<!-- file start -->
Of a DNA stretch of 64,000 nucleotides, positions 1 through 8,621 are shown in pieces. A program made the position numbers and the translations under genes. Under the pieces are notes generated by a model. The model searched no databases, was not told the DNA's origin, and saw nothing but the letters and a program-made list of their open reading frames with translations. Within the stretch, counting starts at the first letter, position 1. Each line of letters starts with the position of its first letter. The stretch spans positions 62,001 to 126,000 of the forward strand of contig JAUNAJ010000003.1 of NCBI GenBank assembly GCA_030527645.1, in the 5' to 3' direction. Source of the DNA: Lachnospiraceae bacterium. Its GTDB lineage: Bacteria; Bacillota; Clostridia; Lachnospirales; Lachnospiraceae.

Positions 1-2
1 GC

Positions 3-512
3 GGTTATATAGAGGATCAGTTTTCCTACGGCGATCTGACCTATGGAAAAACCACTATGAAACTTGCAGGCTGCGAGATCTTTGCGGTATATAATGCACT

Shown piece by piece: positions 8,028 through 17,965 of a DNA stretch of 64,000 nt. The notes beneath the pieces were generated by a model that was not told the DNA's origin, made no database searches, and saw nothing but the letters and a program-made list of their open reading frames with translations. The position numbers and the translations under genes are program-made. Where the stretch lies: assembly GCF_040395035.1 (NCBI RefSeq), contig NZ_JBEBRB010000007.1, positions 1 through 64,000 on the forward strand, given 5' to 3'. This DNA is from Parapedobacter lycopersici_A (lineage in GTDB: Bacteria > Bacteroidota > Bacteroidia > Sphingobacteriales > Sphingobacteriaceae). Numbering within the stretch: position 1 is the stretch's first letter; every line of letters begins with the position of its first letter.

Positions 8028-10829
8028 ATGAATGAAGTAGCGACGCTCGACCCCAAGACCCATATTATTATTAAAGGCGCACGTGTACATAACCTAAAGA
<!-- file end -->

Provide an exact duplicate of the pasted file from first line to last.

Of a DNA stretch of 64,000 nucleotides, positions 1 through 8,621 are shown in pieces. A program made the position numbers and the translations under genes. Under the pieces are notes generated by a model. The model searched no databases, was not told the DNA's origin, and saw nothing but the letters and a program-made list of their open reading frames with translations. Within the stretch, counting starts at the first letter, position 1. Each line of letters starts with the position of its first letter. The stretch spans positions 62,001 to 126,000 of the forward strand of contig JAUNAJ010000003.1 of NCBI GenBank assembly GCA_030527645.1, in the 5' to 3' direction. Source of the DNA: Lachnospiraceae bacterium. Its GTDB lineage: Bacteria; Bacillota; Clostridia; Lachnospirales; Lachnospiraceae.

Positions 1-2
1 GC

Positions 3-512
3 GGTTATATAGAGGATCAGTTTTCCTACGGCGATCTGACCTATGGAAAAACCACTATGAAACTTGCAGGCTGCGAGATCTTTGCGGTATATAATGCACT

Shown piece by piece: positions 8,028 through 17,965 of a DNA stretch of 64,000 nt. The notes beneath the pieces were generated by a model that was not told the DNA's origin, made no database searches, and saw nothing but the letters and a program-made list of their open reading frames with translations. The position numbers and the translations under genes are program-made. Where the stretch lies: assembly GCF_040395035.1 (NCBI RefSeq), contig NZ_JBEBRB010000007.1, positions 1 through 64,000 on the forward strand, given 5' to 3'. This DNA is from Parapedobacter lycopersici_A (lineage in GTDB: Bacteria > Bacteroidota > Bacteroidia > Sphingobacteriales > Sphingobacteriaceae). Numbering within the stretch: position 1 is the stretch's first letter; every line of letters begins with the position of its first letter.

Positions 8028-10829
8028 ATGAATGAAGTAGCGACGCTCGACCCCAAGACCCATATTATTATTAAAGGCGCACGTGTACATAACCTAAAGA